• absent radii
  • cafe au lait spots
  • susceptibility to cancers
    • AML
    • squamous cell cancers of head and neck
    • gynaecological  cancers

Most patients die by 30.

For the really keen:
emedicine article on Faconi anaemia 

For the rest of us lets move on to look at the similarly named, but completely different, Fanconi Syndrome

MRCP revision battle 22.5: Fanconi Syndrome

Fanconi syndrome is disturbance of proximal renal tubule function, resulting in defective reabsorption of:
  • amino acids
  • phosphate
  • potassium
  • glucose
  • bicarbonate

It can cause vitamin D resistant rickets.

Causes of Fanconi syndrome include:
  • idiopathic
  • inherited
    • cystinosis
    • Wilson's disease
  • acquired
    • heavy metal poisoning
    • light chains
      • amyloid
      • myloma

Treatment is:
  • treat cause
  • replace losses (potassium, bicarb, phosphate, vit D supplements)

Lets now move back mainstream with a revision battle with aortic regurgitation...

MRCP revision battle 22.6: Aortic regurgitation

Aortic regurgitation produces a fiendishly difficult to hear early diastolic murmur; I've heard it once and embarked on a most unprofessional victory dance once out of sight of the patient (even more embarrassingly it wasn't even me picking up the murmur, I had been sent to listen to the patient knowing they had the murmur...)

Possibly because its so hard to hear there are a whole troop of eponymous signs that can suggest aortic regurgitation, and MRCP exams love throwing them into questions to excite you:
  • Corrigan's sign: visible carotid pulsation 
  • de Mussets sign: the head bobs with each pulse
  • Duroziez's sign: femoral artery is compressed and auscultated proximally and a diastolic murmur is heard as blood flows backwards during diastole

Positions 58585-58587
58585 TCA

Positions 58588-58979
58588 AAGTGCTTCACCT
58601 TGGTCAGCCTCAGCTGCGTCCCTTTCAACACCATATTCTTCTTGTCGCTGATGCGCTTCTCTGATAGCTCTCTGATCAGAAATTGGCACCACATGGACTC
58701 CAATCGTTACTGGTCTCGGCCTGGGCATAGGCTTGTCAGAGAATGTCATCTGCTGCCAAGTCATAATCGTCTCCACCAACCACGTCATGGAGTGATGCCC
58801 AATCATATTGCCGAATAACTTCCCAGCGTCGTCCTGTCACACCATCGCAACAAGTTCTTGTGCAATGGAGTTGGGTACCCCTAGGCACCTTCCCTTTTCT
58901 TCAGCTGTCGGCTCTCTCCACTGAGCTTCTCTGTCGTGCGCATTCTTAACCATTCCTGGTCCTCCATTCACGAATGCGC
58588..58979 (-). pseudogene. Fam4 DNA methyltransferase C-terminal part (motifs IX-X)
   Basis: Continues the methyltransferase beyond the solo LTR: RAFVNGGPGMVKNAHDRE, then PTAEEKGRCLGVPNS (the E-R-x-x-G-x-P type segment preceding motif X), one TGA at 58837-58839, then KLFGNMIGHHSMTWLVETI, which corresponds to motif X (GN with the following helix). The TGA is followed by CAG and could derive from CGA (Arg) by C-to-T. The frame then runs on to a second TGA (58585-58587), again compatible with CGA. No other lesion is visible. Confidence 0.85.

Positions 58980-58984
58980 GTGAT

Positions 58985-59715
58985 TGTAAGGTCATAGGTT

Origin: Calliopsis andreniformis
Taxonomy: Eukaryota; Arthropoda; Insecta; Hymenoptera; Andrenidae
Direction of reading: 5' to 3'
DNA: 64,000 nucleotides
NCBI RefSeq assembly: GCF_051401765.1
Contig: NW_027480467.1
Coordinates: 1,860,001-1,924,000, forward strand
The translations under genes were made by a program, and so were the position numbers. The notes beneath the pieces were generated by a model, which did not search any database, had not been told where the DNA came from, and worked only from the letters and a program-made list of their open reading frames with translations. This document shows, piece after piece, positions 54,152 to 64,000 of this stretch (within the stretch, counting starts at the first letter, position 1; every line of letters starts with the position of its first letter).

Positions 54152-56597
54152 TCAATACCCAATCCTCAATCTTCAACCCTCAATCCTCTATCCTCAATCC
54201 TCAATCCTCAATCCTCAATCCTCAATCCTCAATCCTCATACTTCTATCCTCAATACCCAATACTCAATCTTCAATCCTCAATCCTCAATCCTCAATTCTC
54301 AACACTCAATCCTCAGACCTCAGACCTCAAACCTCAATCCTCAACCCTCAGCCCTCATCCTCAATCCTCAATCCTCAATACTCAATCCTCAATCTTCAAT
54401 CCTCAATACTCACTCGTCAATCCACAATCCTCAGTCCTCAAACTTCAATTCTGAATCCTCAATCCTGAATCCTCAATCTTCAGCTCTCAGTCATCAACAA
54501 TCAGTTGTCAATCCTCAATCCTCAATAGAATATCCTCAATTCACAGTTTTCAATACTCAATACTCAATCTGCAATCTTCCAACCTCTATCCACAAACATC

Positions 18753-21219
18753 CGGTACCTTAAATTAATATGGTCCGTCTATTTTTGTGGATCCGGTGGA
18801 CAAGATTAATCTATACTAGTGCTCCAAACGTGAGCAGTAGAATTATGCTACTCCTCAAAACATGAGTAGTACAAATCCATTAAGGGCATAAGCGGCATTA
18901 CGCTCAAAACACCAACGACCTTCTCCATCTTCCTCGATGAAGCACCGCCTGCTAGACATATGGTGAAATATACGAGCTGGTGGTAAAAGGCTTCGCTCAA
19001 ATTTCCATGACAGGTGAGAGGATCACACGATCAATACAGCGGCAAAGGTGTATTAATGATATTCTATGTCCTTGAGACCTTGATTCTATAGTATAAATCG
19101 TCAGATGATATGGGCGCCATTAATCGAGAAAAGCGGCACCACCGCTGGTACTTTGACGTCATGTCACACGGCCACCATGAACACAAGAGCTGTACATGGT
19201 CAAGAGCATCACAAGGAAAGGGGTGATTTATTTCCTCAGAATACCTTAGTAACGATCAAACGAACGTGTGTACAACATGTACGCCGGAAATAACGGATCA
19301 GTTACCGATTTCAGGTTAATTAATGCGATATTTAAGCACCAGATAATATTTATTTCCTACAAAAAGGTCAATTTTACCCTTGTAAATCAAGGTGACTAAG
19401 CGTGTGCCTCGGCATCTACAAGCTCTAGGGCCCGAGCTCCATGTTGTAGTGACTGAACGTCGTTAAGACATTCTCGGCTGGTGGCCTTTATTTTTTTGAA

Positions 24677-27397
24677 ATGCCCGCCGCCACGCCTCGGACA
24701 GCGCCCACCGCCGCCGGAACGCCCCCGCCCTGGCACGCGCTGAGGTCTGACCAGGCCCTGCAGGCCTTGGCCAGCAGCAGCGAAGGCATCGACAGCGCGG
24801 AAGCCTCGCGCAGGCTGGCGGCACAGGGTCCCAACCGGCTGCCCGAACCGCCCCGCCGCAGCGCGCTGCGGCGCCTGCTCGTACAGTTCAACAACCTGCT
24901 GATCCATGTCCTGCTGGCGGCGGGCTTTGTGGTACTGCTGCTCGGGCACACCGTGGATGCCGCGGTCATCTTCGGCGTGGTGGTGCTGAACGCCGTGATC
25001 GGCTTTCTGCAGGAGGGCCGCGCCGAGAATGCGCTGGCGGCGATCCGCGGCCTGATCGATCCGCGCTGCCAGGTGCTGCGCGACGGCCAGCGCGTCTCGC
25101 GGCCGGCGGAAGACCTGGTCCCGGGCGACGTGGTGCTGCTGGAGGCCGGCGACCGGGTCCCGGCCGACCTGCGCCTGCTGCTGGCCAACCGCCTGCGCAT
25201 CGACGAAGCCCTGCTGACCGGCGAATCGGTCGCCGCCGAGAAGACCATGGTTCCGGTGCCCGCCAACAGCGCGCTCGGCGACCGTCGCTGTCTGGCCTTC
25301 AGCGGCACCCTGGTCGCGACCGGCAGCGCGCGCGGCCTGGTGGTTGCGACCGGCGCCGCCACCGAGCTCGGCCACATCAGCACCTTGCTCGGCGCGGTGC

• Millers sign: pulsation of uvula
  • Quincke's sign: capillary pulsations in nail be
  • Traube's sign: pistol shot sound over femoral arteries

The less exciting but probably more important points to remember are:
  • the pulse is collapsing (=waterhammer)
  • wide pulse pressure
  • the apex is thrusting

As well as the classic early diastolic murmur best heard down the left sternal edge which is loudest when the patient is leaning forward and in expiration, you need to be aware of the Austin Flint murmur.

Austin Flint murmur only occurs in severe aortic incompetence.  It is a mid diastolic murmur and is probably due to the regurgitant jet interfering with the opening of the mitral valve.

Symptoms of AR are:
  • dyspnoea
  • palpitations
  • heart failure

Causes of AR include:
  • valve inflammation
    • rheumatic fever
    • IE
    • RA
    • SLE
    • appetite supressants
  • aortic root disease
    • hypertension
    • syphillis
    • aortic dissection
    • ankylosing spondylitis
    • psoriasis
  • collagen diseases
    • hurlers syndrome
    • marfans
    • psuedoxanthoma elasticum
One way to remember these causes is SIR AA SHARP  plus collagen.

Management: the aim is to replace the valve before significant LV dysfunction.  Indications for surgery are increasing symptoms, enlarging heart (CXR/echo), worsening ECG (TWI laterally)

Onwards to the brief final battle - the Argyll Robertson Pupil

MRCP revision battle 22.7: Argyll Robertson Pupil

I love the Argyll Robertson pupil, and have done ever since a very serious elderly consultant intoned to us that "the Argyll Robertson pupil is like a prostitute... it will accommodate but will not react."

Essentially the Argyll Roberston pupil is a pupil that:
  • will not react to light
  • will accommodate

It is a sign of neurosyphillis, but a similar phenomenon occurs in diabetes.
They are also seen in Parinaud's syndrome, which will be covered tomorrow.

And on that teaser, adieu!